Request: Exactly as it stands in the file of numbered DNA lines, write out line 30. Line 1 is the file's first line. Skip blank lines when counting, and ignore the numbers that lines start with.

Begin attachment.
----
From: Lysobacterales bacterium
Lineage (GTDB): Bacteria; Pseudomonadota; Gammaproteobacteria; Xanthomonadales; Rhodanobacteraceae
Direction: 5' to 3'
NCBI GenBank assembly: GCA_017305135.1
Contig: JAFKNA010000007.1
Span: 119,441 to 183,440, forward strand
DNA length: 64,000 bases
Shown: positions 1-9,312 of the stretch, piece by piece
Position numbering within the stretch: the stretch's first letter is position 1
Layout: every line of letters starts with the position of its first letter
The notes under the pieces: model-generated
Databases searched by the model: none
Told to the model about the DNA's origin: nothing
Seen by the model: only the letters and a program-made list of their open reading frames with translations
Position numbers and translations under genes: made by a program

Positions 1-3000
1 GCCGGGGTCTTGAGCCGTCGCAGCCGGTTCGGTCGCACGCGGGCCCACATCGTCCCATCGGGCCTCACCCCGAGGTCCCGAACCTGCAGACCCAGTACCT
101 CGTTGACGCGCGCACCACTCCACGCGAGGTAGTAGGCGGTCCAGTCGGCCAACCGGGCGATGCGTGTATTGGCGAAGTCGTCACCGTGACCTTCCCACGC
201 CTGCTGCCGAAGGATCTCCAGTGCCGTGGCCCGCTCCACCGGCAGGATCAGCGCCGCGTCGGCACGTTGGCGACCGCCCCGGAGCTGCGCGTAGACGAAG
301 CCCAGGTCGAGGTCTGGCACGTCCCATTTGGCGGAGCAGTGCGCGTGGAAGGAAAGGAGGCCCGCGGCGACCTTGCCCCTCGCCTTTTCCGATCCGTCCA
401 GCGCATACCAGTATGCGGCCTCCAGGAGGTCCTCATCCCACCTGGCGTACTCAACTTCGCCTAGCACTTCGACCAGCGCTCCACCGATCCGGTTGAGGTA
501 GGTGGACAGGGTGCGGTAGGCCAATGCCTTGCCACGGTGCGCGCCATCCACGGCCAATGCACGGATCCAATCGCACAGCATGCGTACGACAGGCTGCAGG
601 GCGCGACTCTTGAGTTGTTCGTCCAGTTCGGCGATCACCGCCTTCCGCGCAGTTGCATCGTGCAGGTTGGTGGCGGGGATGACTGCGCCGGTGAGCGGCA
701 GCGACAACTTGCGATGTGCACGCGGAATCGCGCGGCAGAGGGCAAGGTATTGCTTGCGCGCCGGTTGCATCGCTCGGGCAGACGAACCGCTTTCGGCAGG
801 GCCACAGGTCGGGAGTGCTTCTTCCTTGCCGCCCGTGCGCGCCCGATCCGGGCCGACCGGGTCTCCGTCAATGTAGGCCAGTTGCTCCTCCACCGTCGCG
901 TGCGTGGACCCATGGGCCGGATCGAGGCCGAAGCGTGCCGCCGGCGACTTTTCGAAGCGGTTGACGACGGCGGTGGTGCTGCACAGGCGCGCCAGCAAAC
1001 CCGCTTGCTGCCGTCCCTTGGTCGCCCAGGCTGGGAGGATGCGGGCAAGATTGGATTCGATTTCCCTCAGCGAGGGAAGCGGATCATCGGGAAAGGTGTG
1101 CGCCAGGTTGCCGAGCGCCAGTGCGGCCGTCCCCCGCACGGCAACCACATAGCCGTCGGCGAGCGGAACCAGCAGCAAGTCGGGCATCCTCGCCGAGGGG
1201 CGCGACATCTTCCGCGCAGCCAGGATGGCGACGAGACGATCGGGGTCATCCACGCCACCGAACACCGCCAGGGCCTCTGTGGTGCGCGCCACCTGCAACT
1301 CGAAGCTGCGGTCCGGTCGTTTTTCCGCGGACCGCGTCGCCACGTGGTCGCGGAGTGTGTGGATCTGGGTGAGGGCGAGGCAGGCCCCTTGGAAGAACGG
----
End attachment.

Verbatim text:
1301 CGAAGCTGCGGTCCGGTCGTTTTTCCGCGGACCGCGTCGCCACGTGGTCGCGGAGTGTGTGGATCTGGGTGAGGGCGAGGCAGGCCCCTTGGAAGAACGG